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The Jeffersonian cyclopedia;

a comprehensive collection of the views of Thomas Jefferson classified and arranged in alphabetical order under nine thousand titles relating to government, politics, law, education, political economy, finance, science, art, literature, religious freedom, morals, etc.;

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6154. OFFICE-HOLDERS, Half-breeds.—
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6154. OFFICE-HOLDERS, Half-breeds.—

I never did the federalists an act of injustice,
nor failed in any duty to them imposed
by my office. Out of about six hundred officers,
named by the President, there were
six republicans only when I came into office,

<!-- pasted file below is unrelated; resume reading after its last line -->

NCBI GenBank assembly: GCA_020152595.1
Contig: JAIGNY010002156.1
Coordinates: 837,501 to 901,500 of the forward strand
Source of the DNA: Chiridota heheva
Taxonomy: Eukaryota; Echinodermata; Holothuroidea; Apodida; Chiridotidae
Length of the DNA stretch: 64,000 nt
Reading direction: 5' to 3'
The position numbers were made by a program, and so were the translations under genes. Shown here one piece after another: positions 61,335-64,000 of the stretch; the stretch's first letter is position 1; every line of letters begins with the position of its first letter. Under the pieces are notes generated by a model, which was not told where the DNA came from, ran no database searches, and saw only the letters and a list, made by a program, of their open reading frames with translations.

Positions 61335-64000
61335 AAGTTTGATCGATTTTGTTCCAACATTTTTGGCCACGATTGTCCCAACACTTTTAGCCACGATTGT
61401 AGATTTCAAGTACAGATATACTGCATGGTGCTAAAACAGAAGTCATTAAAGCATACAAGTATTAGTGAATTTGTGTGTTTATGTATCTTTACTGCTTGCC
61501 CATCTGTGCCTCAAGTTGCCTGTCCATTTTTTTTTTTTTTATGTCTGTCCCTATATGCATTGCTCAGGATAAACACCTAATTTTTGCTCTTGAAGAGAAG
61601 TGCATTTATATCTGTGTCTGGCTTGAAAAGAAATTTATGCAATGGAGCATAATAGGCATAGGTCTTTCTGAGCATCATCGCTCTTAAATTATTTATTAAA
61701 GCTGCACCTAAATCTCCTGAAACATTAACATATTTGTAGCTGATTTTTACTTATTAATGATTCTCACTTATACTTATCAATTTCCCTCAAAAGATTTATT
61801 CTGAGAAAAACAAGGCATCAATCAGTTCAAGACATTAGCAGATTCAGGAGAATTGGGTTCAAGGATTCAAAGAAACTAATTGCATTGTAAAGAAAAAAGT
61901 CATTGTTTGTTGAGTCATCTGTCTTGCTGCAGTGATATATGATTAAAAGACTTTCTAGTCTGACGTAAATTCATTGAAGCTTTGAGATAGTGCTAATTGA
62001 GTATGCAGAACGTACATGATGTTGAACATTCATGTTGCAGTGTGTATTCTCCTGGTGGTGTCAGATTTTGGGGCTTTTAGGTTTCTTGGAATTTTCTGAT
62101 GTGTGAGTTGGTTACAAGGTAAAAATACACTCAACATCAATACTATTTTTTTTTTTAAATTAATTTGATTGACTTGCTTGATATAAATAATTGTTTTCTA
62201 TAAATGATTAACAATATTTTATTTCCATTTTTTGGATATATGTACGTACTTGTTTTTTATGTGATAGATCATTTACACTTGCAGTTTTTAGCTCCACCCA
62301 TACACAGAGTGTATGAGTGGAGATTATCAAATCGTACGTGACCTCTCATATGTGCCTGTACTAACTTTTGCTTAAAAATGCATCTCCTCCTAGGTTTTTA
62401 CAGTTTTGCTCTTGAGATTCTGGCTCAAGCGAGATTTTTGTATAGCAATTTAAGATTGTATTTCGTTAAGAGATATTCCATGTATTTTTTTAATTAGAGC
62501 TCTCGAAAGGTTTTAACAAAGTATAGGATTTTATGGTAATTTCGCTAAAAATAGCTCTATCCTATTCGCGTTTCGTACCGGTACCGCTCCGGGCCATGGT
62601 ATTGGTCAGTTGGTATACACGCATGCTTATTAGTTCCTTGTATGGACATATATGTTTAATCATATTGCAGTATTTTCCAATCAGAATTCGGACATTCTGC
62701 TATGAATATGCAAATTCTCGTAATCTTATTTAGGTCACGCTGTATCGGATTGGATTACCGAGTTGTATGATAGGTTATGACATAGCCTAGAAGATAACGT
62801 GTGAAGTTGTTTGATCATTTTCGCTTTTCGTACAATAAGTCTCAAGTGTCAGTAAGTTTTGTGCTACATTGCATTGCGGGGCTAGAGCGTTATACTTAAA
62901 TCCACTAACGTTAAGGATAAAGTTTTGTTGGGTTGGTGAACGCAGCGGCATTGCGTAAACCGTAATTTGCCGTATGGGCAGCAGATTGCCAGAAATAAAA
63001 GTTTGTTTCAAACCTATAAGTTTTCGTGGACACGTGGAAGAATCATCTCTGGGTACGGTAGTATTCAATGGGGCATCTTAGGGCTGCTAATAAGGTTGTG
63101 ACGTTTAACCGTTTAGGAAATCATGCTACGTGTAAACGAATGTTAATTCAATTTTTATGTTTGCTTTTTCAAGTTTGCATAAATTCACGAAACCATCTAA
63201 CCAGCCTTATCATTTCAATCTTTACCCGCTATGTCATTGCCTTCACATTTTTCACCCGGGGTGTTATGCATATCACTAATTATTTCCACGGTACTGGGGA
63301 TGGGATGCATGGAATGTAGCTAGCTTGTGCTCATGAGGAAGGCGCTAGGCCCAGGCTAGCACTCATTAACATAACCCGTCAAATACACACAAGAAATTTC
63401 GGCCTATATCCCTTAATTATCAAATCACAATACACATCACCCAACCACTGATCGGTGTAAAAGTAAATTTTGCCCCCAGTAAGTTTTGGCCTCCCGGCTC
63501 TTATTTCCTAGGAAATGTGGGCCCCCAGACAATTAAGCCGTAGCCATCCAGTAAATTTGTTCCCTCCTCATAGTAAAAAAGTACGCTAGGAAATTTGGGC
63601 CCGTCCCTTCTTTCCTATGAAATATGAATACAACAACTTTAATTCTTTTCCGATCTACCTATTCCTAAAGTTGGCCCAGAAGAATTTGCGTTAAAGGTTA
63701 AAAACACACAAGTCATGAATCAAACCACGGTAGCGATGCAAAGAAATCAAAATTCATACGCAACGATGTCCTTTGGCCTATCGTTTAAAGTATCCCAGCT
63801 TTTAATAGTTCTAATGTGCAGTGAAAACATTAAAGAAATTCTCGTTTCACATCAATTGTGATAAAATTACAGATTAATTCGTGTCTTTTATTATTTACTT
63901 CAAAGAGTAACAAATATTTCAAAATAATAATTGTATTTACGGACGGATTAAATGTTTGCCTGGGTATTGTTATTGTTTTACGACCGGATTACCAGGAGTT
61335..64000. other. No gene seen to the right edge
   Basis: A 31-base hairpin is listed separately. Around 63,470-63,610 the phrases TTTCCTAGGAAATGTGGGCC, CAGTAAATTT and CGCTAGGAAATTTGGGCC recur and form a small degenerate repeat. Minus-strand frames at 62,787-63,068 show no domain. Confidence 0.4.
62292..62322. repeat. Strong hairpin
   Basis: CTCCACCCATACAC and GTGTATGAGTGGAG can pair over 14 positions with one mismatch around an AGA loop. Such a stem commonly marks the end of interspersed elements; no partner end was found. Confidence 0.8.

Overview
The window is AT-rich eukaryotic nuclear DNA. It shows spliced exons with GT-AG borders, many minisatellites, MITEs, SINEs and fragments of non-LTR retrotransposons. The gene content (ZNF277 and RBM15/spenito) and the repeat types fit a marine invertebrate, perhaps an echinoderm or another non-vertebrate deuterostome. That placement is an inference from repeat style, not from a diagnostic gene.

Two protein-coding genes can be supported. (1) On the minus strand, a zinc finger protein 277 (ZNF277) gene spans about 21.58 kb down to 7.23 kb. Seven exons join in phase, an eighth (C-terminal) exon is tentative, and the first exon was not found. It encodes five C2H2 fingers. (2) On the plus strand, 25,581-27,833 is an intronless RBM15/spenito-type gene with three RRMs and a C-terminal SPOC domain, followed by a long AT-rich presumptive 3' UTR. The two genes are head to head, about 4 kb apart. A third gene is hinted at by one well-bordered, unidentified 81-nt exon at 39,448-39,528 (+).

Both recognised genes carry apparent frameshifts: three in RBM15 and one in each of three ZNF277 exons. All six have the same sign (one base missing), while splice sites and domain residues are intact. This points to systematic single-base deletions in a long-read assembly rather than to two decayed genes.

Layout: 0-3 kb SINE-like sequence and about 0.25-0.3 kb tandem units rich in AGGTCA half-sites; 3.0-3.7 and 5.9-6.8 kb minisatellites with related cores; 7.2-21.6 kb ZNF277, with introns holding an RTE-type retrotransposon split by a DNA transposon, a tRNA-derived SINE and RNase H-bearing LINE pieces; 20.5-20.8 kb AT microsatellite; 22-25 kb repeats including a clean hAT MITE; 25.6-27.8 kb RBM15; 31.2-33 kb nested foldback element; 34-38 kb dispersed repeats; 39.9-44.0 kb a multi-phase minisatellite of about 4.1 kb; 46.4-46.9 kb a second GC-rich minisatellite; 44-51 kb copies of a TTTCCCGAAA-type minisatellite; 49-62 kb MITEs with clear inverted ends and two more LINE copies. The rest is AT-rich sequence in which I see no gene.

and these were chiefly half-breeds. Out of
upwards of three hundred holding during
pleasure, I removed about fifteen, or those
who had signalized themselves by their own
intolerance in office, because the public voice
called for it imperiously, and it was just that
the republicans should at length have some
participation in the government. There never
was another removal but for such delinquencies
as removed the republicans equally. In
this horrid drudgery I always felt myself as
a public executioner, an office which no one
who knows me, I hope, supposes very grateful
to my feelings. It was considerably alleviated,
however, by the industry of their
newspapers in endeavoring to excite resentment
enough to enable me to meet the operation.
However, I hail the day which is to relieve
me from being viewed as an official
enemy. In private life, I never had above
one or two; to the friendship of that situation
I look with delight.—
To William Short. Ford ed., ix, 51.
(W. May. 1807)